Cannabis is neither completely harmless, nor is it a cure-all, but with polls showing that Canadians overwhelmingly support cannabis policy reform, it’s fair to assume that most people no longer believe that legalization would lead to the end of the world. Yet, some who support reform nonetheless have concerns that adding yet another legal drug (alongside alcohol, tobacco and pharmaceuticals) for society to struggle with might result in an increase in use.
But what if the legalization of adult access to cannabis also resulted in a reduction in the use of alcohol and other drugs? What if rather than being a gateway drug, cannabis actually proved to be an exit drug from problematic substance use? A growing body of research on a theory called cannabis substitution effect suggests just that.
In a nutshell, substitution effect is an economic theory that suggests that variations in the availability of one product may affect the use of another. Perhaps the best example of deliberate drug substitution is the common prescription use of methadone as a substitute for heroin, or e-cigarettes or nicotine patches rather than tobacco smoking.
However, substitution effect can be also be the unintended result of public policy shifts or other social changes, such as changes in the cost, legal status or availability of a substance. For example, in 13 U.S. states that decriminalized the personal recreational use of cannabis in the 1970s, research found that users shifted from using harder drugs to marijuana after its legal risks were decreased (Model, 1993).
Findings from Australia’s 2001 National Drug Strategy Household Survey specifically identify cannabis substitution effect, indicating 56.6% of people who used heroin substituted cannabis when their substance of choice was unavailable. The survey also found that 31.8% of people who use pharmaceutical analgesics for nonmedical purposes reported using cannabis when painkillers weren’t available (Aharonovich et al., 2002).
Additionally, a 2011 survey of 404 medical cannabis patients in Canada that colleagues and I conducted found that over 75% of respondents reported they substitute cannabis for another substance, with over 67% using cannabis as a substitute for prescription drugs, 41% as a substitute for alcohol, and 36% as a substitute for illicit substances (Lucas et al., 2012).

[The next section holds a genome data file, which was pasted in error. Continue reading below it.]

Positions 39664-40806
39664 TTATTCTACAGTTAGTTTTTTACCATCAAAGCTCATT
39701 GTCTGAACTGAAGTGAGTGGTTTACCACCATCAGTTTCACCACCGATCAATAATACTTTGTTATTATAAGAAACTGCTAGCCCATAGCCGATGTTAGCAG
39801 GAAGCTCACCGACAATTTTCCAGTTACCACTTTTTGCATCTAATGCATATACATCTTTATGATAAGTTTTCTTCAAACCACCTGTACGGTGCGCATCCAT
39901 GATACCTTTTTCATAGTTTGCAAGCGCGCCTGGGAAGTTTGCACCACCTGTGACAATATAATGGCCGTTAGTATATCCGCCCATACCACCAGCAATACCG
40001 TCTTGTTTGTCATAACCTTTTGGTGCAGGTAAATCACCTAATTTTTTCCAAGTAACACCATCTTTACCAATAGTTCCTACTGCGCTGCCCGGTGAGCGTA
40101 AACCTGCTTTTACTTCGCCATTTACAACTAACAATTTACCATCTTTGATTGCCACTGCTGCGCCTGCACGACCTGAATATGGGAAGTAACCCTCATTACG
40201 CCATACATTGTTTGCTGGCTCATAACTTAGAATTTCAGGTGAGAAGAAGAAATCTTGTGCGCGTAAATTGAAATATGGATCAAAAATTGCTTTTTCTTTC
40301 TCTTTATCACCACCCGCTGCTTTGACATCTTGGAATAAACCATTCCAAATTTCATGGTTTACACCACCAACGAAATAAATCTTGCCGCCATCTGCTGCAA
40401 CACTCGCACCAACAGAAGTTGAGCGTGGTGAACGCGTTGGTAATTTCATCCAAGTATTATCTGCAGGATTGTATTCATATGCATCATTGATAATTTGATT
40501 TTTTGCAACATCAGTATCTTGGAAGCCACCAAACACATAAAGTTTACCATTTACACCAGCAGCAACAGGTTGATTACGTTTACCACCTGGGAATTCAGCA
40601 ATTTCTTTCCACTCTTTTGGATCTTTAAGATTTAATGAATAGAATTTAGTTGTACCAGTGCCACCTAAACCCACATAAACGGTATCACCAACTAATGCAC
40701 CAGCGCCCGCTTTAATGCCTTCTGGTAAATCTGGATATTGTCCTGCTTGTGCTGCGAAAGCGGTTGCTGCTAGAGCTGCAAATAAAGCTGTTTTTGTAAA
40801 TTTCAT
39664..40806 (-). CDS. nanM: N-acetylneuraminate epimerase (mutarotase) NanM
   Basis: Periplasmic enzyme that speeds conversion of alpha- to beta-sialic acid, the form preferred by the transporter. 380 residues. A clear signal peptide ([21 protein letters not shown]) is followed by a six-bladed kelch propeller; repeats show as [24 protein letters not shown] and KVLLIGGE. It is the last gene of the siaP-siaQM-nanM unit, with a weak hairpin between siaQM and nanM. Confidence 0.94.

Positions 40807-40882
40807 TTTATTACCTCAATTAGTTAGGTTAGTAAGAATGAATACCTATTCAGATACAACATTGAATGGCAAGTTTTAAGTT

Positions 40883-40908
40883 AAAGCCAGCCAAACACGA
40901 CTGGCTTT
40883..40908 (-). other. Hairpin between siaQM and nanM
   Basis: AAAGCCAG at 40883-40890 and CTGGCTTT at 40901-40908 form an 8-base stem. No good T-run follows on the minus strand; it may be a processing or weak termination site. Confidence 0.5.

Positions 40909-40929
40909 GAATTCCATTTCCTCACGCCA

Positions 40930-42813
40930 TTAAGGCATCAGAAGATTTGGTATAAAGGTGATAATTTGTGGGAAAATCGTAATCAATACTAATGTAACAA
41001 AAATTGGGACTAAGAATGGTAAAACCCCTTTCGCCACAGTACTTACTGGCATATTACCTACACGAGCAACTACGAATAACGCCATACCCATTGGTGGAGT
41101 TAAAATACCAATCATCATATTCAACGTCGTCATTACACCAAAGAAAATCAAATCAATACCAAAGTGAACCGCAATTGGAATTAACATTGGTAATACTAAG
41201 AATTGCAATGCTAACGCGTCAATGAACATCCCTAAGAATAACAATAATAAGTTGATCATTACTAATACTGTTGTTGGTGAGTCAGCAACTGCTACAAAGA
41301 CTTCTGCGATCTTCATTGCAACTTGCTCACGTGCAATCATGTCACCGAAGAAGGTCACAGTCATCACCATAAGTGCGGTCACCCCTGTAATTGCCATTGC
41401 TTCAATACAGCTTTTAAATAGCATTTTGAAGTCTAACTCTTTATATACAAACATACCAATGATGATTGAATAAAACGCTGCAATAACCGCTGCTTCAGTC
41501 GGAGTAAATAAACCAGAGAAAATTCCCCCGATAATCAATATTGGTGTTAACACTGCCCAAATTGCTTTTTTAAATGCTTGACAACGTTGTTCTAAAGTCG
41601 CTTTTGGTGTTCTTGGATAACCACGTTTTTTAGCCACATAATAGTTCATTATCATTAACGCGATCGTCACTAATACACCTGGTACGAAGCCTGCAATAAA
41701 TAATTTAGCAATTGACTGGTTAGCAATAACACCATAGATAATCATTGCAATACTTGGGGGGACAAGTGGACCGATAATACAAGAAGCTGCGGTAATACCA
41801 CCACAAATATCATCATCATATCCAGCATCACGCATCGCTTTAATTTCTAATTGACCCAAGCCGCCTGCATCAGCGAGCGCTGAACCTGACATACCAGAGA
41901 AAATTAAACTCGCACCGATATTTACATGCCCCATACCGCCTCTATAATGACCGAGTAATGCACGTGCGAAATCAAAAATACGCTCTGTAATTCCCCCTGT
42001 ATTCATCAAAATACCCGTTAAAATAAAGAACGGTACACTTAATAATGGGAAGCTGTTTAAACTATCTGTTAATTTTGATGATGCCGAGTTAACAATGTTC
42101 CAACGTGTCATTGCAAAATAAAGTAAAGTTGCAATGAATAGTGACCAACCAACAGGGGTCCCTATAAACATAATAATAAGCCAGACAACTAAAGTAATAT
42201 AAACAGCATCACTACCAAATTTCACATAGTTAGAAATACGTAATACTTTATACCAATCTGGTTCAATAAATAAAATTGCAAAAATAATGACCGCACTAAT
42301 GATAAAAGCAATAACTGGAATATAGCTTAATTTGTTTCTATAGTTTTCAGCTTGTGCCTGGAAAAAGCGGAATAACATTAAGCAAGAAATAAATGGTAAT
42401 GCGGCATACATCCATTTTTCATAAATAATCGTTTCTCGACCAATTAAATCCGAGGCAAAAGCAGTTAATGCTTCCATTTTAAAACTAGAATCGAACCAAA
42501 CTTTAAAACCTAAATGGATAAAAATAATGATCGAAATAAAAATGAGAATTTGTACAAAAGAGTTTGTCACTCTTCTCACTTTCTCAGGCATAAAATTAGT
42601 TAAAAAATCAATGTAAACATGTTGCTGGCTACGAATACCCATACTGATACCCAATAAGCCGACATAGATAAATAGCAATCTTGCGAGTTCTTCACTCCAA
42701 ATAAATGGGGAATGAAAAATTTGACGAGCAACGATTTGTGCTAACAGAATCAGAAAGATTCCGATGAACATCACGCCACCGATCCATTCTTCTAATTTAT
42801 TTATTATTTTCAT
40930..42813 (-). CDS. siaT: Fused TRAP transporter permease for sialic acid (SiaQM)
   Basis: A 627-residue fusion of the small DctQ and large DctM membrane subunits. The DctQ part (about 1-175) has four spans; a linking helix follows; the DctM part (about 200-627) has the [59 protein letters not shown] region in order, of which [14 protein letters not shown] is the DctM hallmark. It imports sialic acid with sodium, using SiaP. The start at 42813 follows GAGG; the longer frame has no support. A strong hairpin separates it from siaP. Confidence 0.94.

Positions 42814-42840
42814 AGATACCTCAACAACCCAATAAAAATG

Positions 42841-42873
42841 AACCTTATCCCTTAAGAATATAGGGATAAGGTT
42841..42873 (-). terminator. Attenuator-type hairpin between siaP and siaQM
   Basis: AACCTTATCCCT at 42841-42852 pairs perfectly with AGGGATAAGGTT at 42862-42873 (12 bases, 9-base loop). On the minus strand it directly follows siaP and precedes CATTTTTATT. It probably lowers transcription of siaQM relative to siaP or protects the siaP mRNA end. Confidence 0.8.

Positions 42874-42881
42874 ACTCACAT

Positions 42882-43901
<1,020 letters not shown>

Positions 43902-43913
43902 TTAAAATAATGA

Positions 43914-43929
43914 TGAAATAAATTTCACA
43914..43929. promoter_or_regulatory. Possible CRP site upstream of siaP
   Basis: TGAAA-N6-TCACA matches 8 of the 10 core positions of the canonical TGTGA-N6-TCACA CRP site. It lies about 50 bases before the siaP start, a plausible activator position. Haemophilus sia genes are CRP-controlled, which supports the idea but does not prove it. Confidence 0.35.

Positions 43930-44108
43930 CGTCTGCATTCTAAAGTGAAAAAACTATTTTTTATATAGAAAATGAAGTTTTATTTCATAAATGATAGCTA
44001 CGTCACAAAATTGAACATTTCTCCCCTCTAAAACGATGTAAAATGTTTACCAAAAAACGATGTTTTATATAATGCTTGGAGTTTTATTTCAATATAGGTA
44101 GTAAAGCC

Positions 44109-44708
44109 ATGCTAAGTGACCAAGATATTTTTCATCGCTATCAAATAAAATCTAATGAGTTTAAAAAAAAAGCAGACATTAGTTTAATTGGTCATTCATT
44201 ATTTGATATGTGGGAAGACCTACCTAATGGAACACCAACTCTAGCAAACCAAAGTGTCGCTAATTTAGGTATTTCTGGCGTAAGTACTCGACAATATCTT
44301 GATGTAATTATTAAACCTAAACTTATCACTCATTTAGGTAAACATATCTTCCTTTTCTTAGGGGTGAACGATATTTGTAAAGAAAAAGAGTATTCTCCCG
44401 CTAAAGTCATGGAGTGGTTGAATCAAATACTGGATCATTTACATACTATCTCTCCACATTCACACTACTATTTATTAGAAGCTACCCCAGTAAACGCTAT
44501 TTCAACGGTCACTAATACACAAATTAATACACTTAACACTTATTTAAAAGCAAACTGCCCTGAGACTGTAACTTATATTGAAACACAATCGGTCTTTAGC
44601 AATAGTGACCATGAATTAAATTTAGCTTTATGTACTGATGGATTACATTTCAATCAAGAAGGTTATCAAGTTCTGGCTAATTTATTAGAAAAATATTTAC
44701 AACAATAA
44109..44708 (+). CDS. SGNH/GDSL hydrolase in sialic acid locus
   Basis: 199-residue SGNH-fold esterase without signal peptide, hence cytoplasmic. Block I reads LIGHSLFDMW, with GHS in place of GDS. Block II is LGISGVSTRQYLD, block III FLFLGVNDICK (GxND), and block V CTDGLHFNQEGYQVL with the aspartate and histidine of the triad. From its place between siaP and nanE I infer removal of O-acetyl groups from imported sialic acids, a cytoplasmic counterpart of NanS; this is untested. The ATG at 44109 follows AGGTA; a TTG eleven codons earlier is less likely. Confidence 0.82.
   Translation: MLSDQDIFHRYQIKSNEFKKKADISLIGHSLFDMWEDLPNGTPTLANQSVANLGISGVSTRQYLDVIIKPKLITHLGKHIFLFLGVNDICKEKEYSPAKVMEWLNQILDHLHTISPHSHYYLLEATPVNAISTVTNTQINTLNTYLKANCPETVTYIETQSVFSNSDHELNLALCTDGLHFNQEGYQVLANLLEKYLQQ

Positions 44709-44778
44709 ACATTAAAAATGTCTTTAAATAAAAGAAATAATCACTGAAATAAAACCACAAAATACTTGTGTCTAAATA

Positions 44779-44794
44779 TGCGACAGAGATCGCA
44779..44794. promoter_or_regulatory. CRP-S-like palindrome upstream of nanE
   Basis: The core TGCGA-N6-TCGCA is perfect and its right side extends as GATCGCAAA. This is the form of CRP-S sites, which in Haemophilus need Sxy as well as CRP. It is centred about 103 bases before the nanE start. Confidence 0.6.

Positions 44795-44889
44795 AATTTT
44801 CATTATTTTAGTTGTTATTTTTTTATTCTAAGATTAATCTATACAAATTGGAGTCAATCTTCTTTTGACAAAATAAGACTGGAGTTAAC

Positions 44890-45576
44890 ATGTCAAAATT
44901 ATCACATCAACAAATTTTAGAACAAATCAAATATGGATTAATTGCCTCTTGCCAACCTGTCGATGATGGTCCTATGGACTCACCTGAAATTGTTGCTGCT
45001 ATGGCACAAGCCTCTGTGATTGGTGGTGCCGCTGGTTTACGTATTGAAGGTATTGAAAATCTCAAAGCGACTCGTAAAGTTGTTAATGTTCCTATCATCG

This and other evidence that cannabis can be a substitute for pharmaceutical opiates, alcohol and other drugs – and thereby reduce alcohol-related automobile accidents, violence and property crime, as well as disease transmission associated with injection drug use – could inform an evidence-based, public health-centered drug policy. Given the potential to decrease personal suffering and the social costs associated with addiction, further research on cannabis substitution effect appears to be justified on both economic and ethical grounds.
Maximizing the public health benefits of cannabis substitution effect could require the legalization of adult cannabis use, as currently being implemented in Colorado and Washington State. So the question is: do we have the courage to abandon long-standing drug policies based on fear, prejudice and misinformation, and instead develop strategies informed by science, reason and compassion?
*Please note that the material presented here does not necessarily imply endorsement or agreement by individuals at the Centre for Addictions Research of BC
Philippe Lucas is a Graduate Researcher with the Centre for Addictions Research of BC, President of the Multidisciplinary Association of Psychedelic Studies Canada, and a founding Board member of the Canadian Drug Policy Coalition. In 2012 he was awarded the Queen Elizabeth II Diamond Jubilee Medal for his work on medical cannabis